From Slave to Soldier: A Beaufort Regiment’s Fight for Freedom

Upon witnessing his men in combat for the first time, Charles Trowbridge the lieutenant of Company A, Hunter’s regiment wrote in 1862, “(The rebels) were shot down by the negro volunteers, who fought like tigers.” They did not just fight well, their future commander, an abolitionist minister named Thomas Wentworth Higginson, went even further by dictating that his regiment included some of the best, and happiest, soldiers in the Union army. These were the men of what would become the 1stSouth Carolina Volunteer Infantry. These men once subjugated as slaves on the cotton plantations of the Sea Islands would finally celebrate their day of Jubilee as the first federally recognized African-American combat regiment in US history.

And it all happened right here in Beaufort.

Their story begins in the aftermath of the battle of Port Royal, the first amphibious assault of the American Civil War. It was here in 1862 that General David Hunter gathered five to six hundred men and hastily began to arm and train them. “Hunter’s regiment” spent their short existence camped on Hilton Head as stevedores, loading and offloading cargo and equipment from steamers. When President Lincoln was informed of their existence, he officially reprimanded Hunter for arming ex-slaves without authorization. Defeated, Hunter ordered his men decommissioned to return home as he prepared himself to face his bosses up north.

Shortly thereafter, an isolated detachment of Hunter’s men were attacked on Hilton Head while under the observation of Hunter’s replacement, General Rufus Saxton. By all accounts, including Lieutenant Trowbridge’s, the men of Hunter’s regiment fought with valor. In response to their courage under fire, Saxton wrote to Secretary of War Edwin Stanton for permission to muster a force of men as laborers outfitted and officered by the army. Stanton’s response authorized Saxon to enlist a regiment of soldiers to be trained and armed to fight for freedom. To command the regiment, Saxton tapped Massachusetts abolitionist Thomas Wentworth Higginson, a supporter of John Brown. As they finished their training, Higginson became enamored with his men and constantly doted on them in dispatches to his superiors.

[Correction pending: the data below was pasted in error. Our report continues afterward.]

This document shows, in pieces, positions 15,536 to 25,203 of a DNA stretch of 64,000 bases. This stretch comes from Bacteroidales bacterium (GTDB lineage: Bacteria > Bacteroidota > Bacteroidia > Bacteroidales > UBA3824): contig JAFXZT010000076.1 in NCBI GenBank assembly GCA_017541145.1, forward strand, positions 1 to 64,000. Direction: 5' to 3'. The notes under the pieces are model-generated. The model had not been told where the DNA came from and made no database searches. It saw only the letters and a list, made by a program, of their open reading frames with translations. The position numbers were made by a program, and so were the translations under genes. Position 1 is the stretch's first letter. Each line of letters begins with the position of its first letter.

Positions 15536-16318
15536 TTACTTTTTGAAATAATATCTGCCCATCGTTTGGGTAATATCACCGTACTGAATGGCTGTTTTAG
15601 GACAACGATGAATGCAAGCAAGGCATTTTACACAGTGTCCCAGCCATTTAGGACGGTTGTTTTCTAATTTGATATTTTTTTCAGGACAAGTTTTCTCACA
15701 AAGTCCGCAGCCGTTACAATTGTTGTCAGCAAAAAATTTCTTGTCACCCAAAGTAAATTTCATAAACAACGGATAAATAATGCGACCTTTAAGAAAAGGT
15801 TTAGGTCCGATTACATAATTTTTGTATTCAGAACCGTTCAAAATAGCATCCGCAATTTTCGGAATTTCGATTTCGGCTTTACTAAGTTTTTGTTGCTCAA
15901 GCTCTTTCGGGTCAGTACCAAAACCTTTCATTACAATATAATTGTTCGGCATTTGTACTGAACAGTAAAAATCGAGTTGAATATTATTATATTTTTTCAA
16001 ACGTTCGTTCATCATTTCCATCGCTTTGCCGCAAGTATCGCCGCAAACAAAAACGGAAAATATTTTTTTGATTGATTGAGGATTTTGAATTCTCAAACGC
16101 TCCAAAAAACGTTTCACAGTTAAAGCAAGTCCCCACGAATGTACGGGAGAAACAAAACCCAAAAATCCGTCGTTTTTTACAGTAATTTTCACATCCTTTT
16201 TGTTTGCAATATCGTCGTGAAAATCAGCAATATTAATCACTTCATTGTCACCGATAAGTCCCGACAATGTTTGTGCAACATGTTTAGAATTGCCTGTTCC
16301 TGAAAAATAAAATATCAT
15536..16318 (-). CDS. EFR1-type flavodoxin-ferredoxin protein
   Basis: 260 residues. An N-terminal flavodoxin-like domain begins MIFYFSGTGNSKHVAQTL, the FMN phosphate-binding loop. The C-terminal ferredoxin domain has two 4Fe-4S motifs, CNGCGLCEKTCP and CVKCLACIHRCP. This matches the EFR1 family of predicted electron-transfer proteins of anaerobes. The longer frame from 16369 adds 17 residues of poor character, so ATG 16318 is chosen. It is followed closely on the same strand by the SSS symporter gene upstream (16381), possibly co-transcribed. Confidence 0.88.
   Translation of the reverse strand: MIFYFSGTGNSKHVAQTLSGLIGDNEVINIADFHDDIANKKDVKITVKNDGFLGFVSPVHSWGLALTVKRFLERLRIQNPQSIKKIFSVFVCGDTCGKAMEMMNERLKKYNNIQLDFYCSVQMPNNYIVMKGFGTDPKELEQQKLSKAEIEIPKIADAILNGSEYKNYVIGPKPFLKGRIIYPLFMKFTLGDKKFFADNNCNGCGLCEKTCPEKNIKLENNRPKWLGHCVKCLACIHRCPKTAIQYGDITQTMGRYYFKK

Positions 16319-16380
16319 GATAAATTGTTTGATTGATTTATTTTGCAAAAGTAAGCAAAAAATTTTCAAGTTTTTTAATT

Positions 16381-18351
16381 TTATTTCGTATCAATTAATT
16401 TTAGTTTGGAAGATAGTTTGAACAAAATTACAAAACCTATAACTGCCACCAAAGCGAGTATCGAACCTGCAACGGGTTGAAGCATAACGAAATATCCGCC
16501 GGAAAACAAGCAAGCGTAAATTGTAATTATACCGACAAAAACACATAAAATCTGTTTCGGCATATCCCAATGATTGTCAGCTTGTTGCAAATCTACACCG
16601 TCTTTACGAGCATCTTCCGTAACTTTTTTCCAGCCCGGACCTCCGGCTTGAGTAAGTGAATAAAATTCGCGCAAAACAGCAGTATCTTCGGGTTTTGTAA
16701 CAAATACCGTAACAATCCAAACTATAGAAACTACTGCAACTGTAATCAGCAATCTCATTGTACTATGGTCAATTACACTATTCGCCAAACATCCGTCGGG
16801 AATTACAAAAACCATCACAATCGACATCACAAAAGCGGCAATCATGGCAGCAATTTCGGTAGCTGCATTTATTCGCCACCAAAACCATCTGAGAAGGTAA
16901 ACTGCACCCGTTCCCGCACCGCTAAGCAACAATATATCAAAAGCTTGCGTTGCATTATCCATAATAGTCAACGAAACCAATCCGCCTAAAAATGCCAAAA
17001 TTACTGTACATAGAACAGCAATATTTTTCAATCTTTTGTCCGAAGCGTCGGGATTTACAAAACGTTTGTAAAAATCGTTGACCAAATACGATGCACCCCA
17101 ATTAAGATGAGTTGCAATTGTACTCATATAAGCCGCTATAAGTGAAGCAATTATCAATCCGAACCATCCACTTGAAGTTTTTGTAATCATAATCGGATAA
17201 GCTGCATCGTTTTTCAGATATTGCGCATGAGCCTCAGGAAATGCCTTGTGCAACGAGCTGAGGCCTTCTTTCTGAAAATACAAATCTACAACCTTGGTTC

On January 1, 1863, the 1st South Carolina was given their colors and officially mustered into service. Under the stewardship of Higginson and his staff, the 1st       South found themselves victorious while campaigning up the St. Mary’s river and at the second Union occupation of Jacksonville. With the departure of Higginson in 1864, the regiment was transferred to guard duty on Morris Island under now Colonel Charles Trowbridge.In 1866, they were discharged at Fort Wagner where the 54thMassachusetts gloriously charged and died in the name of freedom. On December 16, 1865, eight months after the war ended, the thirteenth amendment of the Constitution was ratified. Finally, and without doubt or contest, the men of the First and their families were free.

For more information on the 1stSouth Carolina you can pick up Army Life in a Black Regiment by Thomas Wentworth Higginson or Firebrand of Liberty by Stephen V. Ash.

Article published by Andy Holloway.
The featured photo on this article was provided by Mr. Holloway and is the only confirmed photo of members of the 1st South Carolina. This photograph was taken at the former J.J. Smith plantation lands on Port Royal (Now the naval hospital).